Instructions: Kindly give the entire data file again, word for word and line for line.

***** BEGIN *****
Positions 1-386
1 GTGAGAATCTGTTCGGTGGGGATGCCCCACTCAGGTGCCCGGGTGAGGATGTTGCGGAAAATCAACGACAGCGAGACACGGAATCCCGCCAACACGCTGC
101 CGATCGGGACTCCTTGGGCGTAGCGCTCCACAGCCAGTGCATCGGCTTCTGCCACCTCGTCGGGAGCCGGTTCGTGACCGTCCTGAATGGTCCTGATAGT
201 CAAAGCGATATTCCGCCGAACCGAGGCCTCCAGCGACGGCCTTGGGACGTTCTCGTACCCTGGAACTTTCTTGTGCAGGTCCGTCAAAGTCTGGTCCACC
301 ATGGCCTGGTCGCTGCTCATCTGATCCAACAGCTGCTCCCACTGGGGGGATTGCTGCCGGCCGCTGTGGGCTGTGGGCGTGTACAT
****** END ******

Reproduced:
Positions 1-386
1 GTGAGAATCTGTTCGGTGGGGATGCCCCACTCAGGTGCCCGGGTGAGGATGTTGCGGAAAATCAACGACAGCGAGACACGGAATCCCGCCAACACGCTGC
101 CGATCGGGACTCCTTGGGCGTAGCGCTCCACAGCCAGTGCATCGGCTTCTGCCACCTCGTCGGGAGCCGGTTCGTGACCGTCCTGAATGGTCCTGATAGT
201 CAAAGCGATATTCCGCCGAACCGAGGCCTCCAGCGACGGCCTTGGGACGTTCTCGTACCCTGGAACTTTCTTGTGCAGGTCCGTCAAAGTCTGGTCCACC
301 ATGGCCTGGTCGCTGCTCATCTGATCCAACAGCTGCTCCCACTGGGGGGATTGCTGCCGGCCGCTGTGGGCTGTGGGCGTGTACAT